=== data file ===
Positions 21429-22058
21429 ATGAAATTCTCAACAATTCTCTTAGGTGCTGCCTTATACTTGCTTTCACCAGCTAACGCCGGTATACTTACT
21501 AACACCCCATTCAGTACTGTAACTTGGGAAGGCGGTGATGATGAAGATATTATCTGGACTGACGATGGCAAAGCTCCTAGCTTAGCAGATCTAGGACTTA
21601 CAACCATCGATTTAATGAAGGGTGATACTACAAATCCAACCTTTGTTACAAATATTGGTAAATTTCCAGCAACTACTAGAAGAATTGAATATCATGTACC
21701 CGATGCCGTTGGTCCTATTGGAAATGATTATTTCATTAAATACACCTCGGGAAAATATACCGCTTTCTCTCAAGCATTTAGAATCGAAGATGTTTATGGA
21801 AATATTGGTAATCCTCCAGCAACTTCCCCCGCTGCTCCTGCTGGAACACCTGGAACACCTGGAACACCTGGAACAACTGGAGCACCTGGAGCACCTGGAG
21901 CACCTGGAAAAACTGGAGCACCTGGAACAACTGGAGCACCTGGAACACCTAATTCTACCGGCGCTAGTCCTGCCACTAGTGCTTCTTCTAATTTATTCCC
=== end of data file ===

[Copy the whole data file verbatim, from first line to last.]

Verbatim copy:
Positions 21429-22058
21429 ATGAAATTCTCAACAATTCTCTTAGGTGCTGCCTTATACTTGCTTTCACCAGCTAACGCCGGTATACTTACT
21501 AACACCCCATTCAGTACTGTAACTTGGGAAGGCGGTGATGATGAAGATATTATCTGGACTGACGATGGCAAAGCTCCTAGCTTAGCAGATCTAGGACTTA
21601 CAACCATCGATTTAATGAAGGGTGATACTACAAATCCAACCTTTGTTACAAATATTGGTAAATTTCCAGCAACTACTAGAAGAATTGAATATCATGTACC
21701 CGATGCCGTTGGTCCTATTGGAAATGATTATTTCATTAAATACACCTCGGGAAAATATACCGCTTTCTCTCAAGCATTTAGAATCGAAGATGTTTATGGA
21801 AATATTGGTAATCCTCCAGCAACTTCCCCCGCTGCTCCTGCTGGAACACCTGGAACACCTGGAACACCTGGAACAACTGGAGCACCTGGAGCACCTGGAG
21901 CACCTGGAAAAACTGGAGCACCTGGAACAACTGGAGCACCTGGAACACCTAATTCTACCGGCGCTAGTCCTGCCACTAGTGCTTCTTCTAATTTATTCCC